Sure, this time, I could give up on love – but love won’t give up on me.

It’s still there when I see a random act of kindness on the subway when a teenager gives up his seat for an elderly woman. It’s there when one of the kids I volunteer with smiles so brightly at a job well done that my heart swells in admiration. It’s there when I see an older man block off the rest of the passengers on the bus so his wife, with a cane and a limp, can get off at her own pace. It’s there when the city surprises me with its ease and when a handsome man doing his laundry holds his glance at me a bit longer while trying to conceal a crooked smile. It’s there when I Skype with my parents and still, after all these years, they still make each other laugh. It’s there in the comfort of my friends, that no matter what I do or how ridiculous I may be, stand by me with umbrellas and cheer, reminding me of all the city I have left to discover and all the people I’ve yet to meet.

And so, even though it’s let me down countless times and probably will continue to for years to come, I choose love. I choose to focus on the things, the people, the places and the experiences that remind me of the goodness in my life. I choose to release the negativity and the hurt that comes with a difficult breakup and set my sights on the higher road I’ve decided to take. I choose to not lose too much sleep or too many tears over Mr. Possibility, for his purpose in my life has been fulfilled and has now ended. I choose to believe in the moments where the world seems beautiful instead of those dark hours when it appears impossible.

And most importantly, I choose to never let anyone or anything cause me to give up on love. Because as long as I decide to fill my heart with love, there will be no room for anything else.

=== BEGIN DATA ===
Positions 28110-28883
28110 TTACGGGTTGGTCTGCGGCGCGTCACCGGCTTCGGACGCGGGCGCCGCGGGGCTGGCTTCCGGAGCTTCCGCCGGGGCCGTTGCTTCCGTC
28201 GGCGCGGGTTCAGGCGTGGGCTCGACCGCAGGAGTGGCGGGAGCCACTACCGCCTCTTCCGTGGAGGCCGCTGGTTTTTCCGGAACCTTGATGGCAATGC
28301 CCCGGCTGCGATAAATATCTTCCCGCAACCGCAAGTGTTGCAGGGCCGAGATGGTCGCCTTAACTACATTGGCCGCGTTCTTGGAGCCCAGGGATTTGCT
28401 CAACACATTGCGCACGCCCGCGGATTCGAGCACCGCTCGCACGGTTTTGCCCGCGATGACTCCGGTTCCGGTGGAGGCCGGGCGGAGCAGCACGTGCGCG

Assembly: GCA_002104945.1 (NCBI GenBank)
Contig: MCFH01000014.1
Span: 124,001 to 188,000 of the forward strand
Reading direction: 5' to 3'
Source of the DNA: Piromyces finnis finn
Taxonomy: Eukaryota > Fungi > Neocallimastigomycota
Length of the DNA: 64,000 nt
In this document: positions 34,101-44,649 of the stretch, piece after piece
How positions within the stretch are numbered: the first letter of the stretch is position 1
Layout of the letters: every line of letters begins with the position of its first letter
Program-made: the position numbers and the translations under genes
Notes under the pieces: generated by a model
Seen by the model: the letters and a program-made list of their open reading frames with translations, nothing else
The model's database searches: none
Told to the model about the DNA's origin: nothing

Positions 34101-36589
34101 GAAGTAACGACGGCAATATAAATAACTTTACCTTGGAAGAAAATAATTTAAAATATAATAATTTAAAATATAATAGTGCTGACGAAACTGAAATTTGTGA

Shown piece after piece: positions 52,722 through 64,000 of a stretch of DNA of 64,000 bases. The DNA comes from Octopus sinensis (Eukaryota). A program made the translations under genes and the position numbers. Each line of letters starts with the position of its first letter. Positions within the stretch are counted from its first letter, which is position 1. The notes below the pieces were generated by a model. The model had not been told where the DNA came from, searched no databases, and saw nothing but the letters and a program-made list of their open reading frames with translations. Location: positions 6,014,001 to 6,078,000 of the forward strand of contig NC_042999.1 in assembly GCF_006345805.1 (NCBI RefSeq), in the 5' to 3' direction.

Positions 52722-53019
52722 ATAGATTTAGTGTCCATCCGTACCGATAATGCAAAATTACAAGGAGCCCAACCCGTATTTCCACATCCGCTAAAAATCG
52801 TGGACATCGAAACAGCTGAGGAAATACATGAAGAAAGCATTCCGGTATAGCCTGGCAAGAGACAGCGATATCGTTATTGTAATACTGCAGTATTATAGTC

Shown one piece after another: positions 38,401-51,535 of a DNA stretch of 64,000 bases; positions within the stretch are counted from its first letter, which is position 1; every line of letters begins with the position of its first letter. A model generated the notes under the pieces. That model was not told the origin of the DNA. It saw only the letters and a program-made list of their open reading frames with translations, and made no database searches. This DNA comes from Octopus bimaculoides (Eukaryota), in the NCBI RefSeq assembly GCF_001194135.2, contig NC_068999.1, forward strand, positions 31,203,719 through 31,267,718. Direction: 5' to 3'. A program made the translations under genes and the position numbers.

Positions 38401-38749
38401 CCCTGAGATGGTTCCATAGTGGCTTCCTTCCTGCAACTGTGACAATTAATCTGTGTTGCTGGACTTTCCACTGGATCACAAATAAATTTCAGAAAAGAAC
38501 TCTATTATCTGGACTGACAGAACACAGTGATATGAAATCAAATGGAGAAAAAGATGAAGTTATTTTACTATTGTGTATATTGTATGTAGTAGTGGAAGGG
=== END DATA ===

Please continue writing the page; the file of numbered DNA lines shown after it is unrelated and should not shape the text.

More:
When You’re Forced Indoors

So Irene was a dud.

My apartment was full of people, food, supplies, and booze, and the worse that happened was some pretty fierce winds and a lot of rain. I’m thankful that we all overestimated and Bloomberg attempted to make up for the snow-acopolyse by being fully prepped for a hurricane, but my roommates and friends all agreed: we were a little disappointed.

The puns on Irene were plenty (Me, Myself & Irene on FX, “Come on Irene” status updates, playlists dedicated to the storm, etc.,), and it gave us all one giant excuse to stay inside, watch awful television and procrastinate doing the things we actually needed to do like laundry and grocery shopping.  We all were braced for the worst and wanted to have a safe sleepover indoors without electricity, without television, without internet, without those things we all live by. I even wrote blogs a few days earlier because of all the hype – determined to sincerely write every single day for a year. But nothing happened, except my apartment became a center for giggling festivities and six pack drinking.

I know it’s a blessed thing that Irene passed quietly by – but why waste a weekend crammed up in a tiny apartment when we could have been enjoying our city? Why did we have to give up our Saturday?

To teach me a lesson, of course. Why else?

Irene made Step 11 real for me. It’s all about learning how to relax. And there is nothing like being told by your mayor that if you go outside you could risk your life, to make you sit tight and take a forced-breather. So that’s what I did – without anything or anyone to answer to, I sat back, opened the windows to witness the doom-and-gloom outside and did what every 20-something does to mellow out: gossip, eat, drink and sleep for 10 hours (give or take a few loud gusts of wind that woke me up).